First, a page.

Phillips v. Babcock & Wilcox, supra, 349 Pa. Super. at 353-355.
The Phillips case makes it clear that a Pennsylvania tort action for wrongful discharge is available only when the employment relationship is at will, and directs a union employee to the protections afforded him under the grievance procedure of the collective bargaining agreement to remedy any wrongs.
When resolution of a state-law claim is substantially dependent upon analysis of the terms of an agreement made between the parties in a labor contract, the claim must either be treated as a § 301 claim or dismissed as preempted by federal labor-contract law. Allis-Chalmers Corp. v. Lueck, 471 U.S. 202, 85 L. Ed. 2d 206, 105 S. Ct. 1904 (1985).
As such, § 301 of the National Labor Relations Act, 29 U.S.C. § 185, provides the exclusive remedy where a Pennsylvania employer wrongfully discharges a union employee against public policy, and Pennsylvania state tort claims of this sort are preempted by this section. Additionally, each of the claims arising out of and relating to the circumstances surrounding the Plaintiff's discharge are similarly preempted by § 301 of the Labor Management and Relations Act. Thus, Plaintiff allegations that he suffered severe emotional distress as a result of his termination and was slandered by statements made by Defendant's agents against him during the events surrounding his discharge are necessarily preempted by § 301 as they all relate to and are inextricably intertwined with the question of whether the Defendant properly discharged the Plaintiff. See Farmer v. Carpenter Local 25, 430 U.S. 290, 97 S. Ct. 1056, 51 L. Ed. 2d 338 (1977); Peoples v. Pa. Power & Light Company, 638 F. Supp. 402 (M.D.Pa. 1985); Seid v. Pacific Bell, Inc., 635 F. Supp. 906 (S.D. Cal. 1985).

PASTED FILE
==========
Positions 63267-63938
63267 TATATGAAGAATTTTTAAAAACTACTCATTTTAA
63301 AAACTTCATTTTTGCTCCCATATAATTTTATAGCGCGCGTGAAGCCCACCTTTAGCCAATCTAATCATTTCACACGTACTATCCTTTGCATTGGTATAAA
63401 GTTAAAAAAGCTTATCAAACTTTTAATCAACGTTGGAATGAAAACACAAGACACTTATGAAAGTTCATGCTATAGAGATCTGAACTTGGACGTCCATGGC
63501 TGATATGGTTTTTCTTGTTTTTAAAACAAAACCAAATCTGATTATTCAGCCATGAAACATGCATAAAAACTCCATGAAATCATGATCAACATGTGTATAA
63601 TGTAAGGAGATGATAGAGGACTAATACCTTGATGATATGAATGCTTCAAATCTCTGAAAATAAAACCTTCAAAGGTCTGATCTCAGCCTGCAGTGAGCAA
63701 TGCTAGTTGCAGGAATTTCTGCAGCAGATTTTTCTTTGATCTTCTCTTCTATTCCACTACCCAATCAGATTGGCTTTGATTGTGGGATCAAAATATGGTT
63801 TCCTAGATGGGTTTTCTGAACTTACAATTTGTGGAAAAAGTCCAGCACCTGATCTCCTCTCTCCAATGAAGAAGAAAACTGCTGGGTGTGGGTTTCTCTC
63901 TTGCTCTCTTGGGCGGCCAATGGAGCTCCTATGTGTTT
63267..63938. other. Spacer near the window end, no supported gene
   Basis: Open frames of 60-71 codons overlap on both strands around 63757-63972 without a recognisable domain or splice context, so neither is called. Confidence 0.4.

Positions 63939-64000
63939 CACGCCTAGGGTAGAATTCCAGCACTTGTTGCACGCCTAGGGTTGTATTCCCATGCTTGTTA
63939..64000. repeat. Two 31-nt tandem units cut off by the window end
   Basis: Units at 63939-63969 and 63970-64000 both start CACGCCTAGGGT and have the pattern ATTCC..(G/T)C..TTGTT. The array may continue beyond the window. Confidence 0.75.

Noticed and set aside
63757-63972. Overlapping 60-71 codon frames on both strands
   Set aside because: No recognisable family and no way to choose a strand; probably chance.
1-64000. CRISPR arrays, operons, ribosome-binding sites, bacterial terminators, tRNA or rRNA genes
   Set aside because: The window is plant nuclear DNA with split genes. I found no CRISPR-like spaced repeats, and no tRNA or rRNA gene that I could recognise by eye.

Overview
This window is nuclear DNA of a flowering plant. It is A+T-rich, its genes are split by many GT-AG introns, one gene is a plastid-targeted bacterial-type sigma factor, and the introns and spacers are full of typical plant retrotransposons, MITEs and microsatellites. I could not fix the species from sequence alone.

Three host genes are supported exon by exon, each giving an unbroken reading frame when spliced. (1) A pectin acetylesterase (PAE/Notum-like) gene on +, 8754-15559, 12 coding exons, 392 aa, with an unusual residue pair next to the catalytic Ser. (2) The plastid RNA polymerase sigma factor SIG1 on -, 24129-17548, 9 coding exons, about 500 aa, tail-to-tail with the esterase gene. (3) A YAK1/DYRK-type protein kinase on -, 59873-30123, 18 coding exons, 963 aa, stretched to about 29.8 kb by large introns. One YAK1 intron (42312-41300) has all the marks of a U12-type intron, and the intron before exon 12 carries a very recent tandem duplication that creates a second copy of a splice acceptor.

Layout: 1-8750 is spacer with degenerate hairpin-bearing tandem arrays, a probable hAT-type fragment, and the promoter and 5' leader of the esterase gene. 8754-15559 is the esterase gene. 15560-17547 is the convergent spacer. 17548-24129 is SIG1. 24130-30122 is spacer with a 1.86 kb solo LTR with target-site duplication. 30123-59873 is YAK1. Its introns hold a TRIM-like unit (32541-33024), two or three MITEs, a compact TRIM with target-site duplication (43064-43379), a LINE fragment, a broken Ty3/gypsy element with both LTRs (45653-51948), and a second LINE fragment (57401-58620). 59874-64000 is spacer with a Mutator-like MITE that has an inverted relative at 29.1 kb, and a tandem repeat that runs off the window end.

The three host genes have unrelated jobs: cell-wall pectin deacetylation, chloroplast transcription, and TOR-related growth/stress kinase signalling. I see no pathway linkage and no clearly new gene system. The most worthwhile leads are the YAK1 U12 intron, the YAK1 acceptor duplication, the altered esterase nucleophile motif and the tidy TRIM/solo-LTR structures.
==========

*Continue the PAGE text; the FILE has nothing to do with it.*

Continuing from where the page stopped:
In our having made this finding, the Supreme Court in Allis-Chalmers, supra, directs us to either dismiss the complaint as preempted by § 301 or to recharacterize this action as a § 301 claim.
Generally, no employee protected by a collective bargaining agreement can sue the employer except after pursuing his grievance remedies under the contract, and either obtaining successful judicial review of the arbitration award, or establishing that his right of fair representation was violated. See Costello v. United Parcel Service, Inc., 617 F. Supp. 123 (E.D.Pa. 1984). In the instant case, the Plaintiff makes it clear in his brief in opposition to the Defendant's motion that he has averred no distinct violation of the collective bargaining agreement. The Plaintiff has seemingly closed the door to this Court allowing the case to proceed as a claim under § 301 by asserting that his tort claims are distinct and have nothing to do with the collective bargaining agreement.
Even were we to recharacterize the Plaintiff's claims as § 301 claim, we agree with the Defendants that we would be required to dismiss the Plaintiff's claims. As the Court held in Krushinski v. Roadway Express, Inc., 627 F. Supp. 934, 938 (M.D. Pa. 1985), an employee protected by a collective bargaining agreement may sue his employer only after he has pursued the grievance remedies provided by the contract, and he establishes that his right of fair representation was violated. See also Vosch v. Werner Continental, Inc., 734 F.2d 149 (3d Cir. 1984). In the instant case, Plaintiff never alleges in his complaint that the union to fail to properly prosecute a grievance on his behalf, nor has the Plaintiff even alleged that he pursued the grievance remedies set forth in the collective bargaining agreement.
In light of the foregoing, the Defendant's motion to dismiss the complaint will be granted. An appropriate Order follows,
NOW, this 5th day of November, 1987, in consideration of the foregoing Memorandum, IT IS HEREBY ORDERED as follows:
1. Defendant's motion to dismiss is granted.
2. Judgment is hereby entered in favor of the Defendant and against the Plaintiff.
3. The Clerk of Courts is directed to close this case.